Study says Canadian kids take alternative therapies, doctors are not aware
Researchers have said that a growing number of Canadian children with chronic illnesses are being treated with complementary medicine but the parents do not always tell the doctors that they are using alternative therapies.
The researchers said, informing health-care providers regarding vitamins, herbal and homeopathic remedies is vital as in some cases they can adversely interact with traditional medications.
In a survey of parents, having their children treated at 2 Canadian pediatric hospitals, the researchers have found that alternative medicines and such therapies as massage and chiropractic were commonly used.
At Stollery Children's Hospital in Edmonton, 71%of parents surveyed said they treated their kids with complementary medicine, while 42% of parents attending the Children's Hospital of Eastern Ontario (CHEO) in Ottawa reported their use.Pediatrician Dr.
Sunita Vohra, co-principal author of the study said, “Our study found that many, many children use complementary therapies, and unfortunately oftentimes parents do not necessarily disclose this use when they're talking to their child's health-care team."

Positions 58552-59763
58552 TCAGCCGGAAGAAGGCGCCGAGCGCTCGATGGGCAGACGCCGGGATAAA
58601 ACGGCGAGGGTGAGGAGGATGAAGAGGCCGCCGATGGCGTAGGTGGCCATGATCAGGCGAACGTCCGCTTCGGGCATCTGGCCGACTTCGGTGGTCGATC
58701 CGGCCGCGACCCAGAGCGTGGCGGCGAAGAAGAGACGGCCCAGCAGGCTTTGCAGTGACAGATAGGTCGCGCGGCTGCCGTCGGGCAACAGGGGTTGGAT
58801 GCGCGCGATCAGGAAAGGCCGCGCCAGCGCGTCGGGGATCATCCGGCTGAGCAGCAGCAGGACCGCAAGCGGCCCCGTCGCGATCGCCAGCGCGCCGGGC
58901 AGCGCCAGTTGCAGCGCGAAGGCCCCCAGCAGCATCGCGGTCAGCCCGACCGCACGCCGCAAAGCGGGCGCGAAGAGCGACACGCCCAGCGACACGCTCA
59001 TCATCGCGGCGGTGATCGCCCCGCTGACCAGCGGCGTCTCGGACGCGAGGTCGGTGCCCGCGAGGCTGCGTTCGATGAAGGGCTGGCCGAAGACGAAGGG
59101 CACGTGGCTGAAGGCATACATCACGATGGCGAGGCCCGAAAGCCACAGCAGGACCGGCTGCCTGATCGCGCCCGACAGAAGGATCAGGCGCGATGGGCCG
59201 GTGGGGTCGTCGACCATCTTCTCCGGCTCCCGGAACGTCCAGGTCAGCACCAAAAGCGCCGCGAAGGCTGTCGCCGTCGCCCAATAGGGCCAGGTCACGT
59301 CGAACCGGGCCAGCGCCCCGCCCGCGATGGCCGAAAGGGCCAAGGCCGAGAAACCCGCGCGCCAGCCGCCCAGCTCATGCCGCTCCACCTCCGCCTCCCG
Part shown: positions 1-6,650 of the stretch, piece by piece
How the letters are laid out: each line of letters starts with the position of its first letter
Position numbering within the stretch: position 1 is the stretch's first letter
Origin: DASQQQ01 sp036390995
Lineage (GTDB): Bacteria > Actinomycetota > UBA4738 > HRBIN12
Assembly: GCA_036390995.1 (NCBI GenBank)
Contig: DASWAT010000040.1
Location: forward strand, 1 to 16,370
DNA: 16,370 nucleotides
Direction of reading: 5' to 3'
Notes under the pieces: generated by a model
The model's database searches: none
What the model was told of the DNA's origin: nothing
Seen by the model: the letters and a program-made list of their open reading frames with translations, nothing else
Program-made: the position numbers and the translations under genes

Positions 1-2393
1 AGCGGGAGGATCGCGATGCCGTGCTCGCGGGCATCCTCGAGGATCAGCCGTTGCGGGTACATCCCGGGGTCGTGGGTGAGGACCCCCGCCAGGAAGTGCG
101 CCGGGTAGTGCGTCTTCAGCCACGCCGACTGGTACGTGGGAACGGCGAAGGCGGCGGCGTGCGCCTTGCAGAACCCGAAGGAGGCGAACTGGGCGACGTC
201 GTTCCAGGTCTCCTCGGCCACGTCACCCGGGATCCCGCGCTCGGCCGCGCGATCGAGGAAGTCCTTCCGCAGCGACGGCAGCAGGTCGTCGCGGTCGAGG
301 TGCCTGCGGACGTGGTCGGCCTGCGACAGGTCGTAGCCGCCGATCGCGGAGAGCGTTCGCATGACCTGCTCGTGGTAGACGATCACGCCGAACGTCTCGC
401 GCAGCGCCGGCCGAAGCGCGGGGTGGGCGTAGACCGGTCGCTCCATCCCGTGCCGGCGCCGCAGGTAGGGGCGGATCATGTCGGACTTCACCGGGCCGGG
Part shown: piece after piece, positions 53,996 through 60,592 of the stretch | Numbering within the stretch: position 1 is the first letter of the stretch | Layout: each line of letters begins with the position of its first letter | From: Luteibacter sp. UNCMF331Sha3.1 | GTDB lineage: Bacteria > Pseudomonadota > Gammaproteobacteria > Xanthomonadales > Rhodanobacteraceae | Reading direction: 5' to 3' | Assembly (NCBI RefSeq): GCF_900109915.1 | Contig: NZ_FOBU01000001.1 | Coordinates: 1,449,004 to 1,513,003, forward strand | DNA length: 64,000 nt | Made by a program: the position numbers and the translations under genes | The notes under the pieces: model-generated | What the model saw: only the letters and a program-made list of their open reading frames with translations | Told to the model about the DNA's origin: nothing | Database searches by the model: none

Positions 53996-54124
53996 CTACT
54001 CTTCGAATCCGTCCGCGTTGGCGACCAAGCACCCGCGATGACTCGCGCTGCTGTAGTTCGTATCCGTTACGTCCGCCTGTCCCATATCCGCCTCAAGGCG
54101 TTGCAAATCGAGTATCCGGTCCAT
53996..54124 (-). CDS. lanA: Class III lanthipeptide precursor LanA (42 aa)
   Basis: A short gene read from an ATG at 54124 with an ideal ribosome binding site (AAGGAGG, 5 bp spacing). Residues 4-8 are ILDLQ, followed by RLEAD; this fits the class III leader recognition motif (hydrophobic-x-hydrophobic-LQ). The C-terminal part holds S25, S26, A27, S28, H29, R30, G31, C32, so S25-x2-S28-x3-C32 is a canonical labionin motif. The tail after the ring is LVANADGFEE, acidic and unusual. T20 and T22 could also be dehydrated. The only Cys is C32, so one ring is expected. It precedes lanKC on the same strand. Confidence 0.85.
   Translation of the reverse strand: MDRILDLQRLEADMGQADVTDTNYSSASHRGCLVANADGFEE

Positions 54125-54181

The study involved a total of 926 families at 10 different clinics in Edmonton and Ottawa, with parents asked to fill out an anonymous questionnaire in the waiting room prior to their child's appointment.
The most common complementary medicines used were multivitamins or minerals, herbal products and homeopathic remedies, while the most often-used alternative therapies were massage, chiropractic, relaxation and aromatherapy. Almost half reported using forms of complementary remedies at the same time as being treated by conventional medicine, while about 5% said they used such alternative therapies instead of standard medicine.
The study also found that about 56% of respondents were treating their youngsters with alternative forms of medication at the same time as they were taking prescription drugs. The study also found that more than 60% of parents reported getting information about complementary medicine from "family."
The study suggests that families want doctors and other health providers to ask about the use of complementary medicine, and they want a reliable source of information about their potential benefits and harms.